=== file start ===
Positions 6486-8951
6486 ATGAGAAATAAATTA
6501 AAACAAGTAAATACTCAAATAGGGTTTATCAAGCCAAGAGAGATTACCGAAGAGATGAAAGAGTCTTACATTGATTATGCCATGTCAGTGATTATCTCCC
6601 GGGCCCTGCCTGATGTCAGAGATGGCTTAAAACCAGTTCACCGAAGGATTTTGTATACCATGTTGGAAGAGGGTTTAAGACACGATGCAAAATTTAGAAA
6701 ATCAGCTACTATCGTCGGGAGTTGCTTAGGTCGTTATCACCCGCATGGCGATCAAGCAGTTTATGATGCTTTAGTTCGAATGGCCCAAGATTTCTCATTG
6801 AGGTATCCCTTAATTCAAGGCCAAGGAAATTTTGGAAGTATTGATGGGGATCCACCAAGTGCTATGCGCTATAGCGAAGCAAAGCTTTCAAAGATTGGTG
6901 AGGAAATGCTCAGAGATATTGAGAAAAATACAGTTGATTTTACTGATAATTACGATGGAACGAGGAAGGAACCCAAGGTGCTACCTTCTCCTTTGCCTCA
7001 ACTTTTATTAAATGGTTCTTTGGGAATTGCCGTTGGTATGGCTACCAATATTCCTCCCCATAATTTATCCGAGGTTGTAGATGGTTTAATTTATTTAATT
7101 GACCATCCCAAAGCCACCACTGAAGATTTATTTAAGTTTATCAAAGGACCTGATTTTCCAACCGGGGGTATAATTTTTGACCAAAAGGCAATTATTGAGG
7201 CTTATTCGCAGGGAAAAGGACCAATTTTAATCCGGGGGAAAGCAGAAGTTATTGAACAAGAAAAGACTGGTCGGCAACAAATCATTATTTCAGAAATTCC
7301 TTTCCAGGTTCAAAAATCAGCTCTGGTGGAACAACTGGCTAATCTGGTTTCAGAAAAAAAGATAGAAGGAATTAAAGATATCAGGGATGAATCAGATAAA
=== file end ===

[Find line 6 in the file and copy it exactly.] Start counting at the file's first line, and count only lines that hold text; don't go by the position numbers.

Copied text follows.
6801 AGGTATCCCTTAATTCAAGGCCAAGGAAATTTTGGAAGTATTGATGGGGATCCACCAAGTGCTATGCGCTATAGCGAAGCAAAGCTTTCAAAGATTGGTG